LPC4088 QuickStart Board - How to Expand - SPI

Overview

There are three SPI interfaces on the LPC4088 QuickStart Board. The SPI interface is perfect for expanding to peripherals that need fast updates/sampling. SPI busses do not need to be point-to-point connections. There are ways to expand so that multiple peripherals can be connected to the same SPI bus, see example schematics.

  1. SPI0 is available on p5, p6, p7.
  2. SPI1 is available on p11, p12, p13.
  3. SPI2 is available on p32, p38, p39.

The advantages of the SPI bus are:

  • Synchronous high speed communication, several MHz clock rate.
  • Full duplex communication (simultaneous communication in both directions).
  • Serial bus with relatively few pins required (3 for one-way communication and 4 for duplex communication).
  • Signal naming/specification minimize risk for connecting master and slave data signals wrong.

The disadvantages are:

  • Limited bus length (typically less than 20 cm, the higher bit rate the shorter communication distance)
  • Very simple, shift register like, protocol. No error handling exist.
  • One chip select (SSEL) is needed per connected device. Can be many signals to control if there are many SPI slaves.
  • One master and one, or more, slaves per SPI bus. Multiple masters are not supported.

For more information about SPI, see http://en.wikipedia.org/wiki/Serial_Peripheral_Interface_Bus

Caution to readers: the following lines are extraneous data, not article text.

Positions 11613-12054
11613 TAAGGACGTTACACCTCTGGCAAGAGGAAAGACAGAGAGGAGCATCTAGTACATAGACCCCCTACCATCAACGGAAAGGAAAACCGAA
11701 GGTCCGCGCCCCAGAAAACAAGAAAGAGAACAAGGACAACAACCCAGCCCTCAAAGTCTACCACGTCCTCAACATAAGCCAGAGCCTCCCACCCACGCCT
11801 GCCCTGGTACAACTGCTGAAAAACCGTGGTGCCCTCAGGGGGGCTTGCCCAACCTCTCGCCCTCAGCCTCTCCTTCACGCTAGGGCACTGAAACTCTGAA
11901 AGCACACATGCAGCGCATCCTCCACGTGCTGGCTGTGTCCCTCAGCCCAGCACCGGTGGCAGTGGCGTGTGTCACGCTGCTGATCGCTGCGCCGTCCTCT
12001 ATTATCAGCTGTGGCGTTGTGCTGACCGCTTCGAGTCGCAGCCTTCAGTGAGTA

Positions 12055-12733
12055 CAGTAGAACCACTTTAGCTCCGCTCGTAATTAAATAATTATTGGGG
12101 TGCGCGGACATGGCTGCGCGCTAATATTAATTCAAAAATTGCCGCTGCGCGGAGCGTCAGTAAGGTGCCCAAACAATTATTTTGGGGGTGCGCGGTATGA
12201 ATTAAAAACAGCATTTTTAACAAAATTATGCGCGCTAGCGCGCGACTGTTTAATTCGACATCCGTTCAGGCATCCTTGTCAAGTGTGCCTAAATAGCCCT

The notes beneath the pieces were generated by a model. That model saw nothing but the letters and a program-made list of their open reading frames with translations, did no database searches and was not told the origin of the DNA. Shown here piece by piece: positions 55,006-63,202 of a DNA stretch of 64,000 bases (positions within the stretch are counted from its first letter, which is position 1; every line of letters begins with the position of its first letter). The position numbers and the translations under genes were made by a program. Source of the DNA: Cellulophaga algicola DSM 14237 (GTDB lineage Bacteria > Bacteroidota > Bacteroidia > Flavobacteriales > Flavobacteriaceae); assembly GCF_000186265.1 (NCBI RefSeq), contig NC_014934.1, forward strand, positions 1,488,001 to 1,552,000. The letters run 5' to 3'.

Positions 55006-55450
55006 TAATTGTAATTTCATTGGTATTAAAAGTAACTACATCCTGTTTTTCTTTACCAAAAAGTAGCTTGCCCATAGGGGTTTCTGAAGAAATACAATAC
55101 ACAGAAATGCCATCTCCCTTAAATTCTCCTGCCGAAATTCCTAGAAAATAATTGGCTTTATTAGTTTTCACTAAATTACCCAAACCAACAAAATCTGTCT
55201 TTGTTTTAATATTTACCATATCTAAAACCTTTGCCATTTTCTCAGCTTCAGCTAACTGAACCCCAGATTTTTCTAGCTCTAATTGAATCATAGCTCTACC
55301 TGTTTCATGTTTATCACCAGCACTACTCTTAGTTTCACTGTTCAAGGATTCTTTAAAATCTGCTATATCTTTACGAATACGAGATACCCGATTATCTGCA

The three SPI busses can be used simultaneously. One SPI bus can be shared by different parts of the application program, for example when running several processes/tasks in an RTOS (Real-Time Operating System). Some kind of mutual-exclusive protection or driver abstraction must then be created so that the use of the bus is serialized in time, i.e., two or more users do not try to use the bus simultaneously.
On the other hand, using several separate SPI busses can make the program control simpler. Separate parts of the program can control separate SPI busses.

Example Schematic

One page covers example SPI expansion in the example interface design schematic. General shift registers, an accelerimeter and an e2prom (25LC040) are used as examples. For the shift registers, both a cascaded and parallel designs are presented.

Note:

  • The SPI0 interface is also available on the display expansion connector. Do not use this interface on p5-p7 is used on the display expansion connector.
  • For cascaded solutions (connecting several SPI slaves in series) the SSEL signal must be low for the complete transmission of all bits in the chain.
  • When connecting several slaves to one SPI bus (parallel connection, as demonstrated in the example schematics) make sure the MISO signal is only driven by active slaves (SSEL low). The other slaves must have high.-impedance MISO pins when respective SSEL input is high.
  • It is possible to save GPO pins when multiple SSEL pins must be controlled. Use a 74LVC138 demultiplexor as demonstrated in the example schematics.

Example Code


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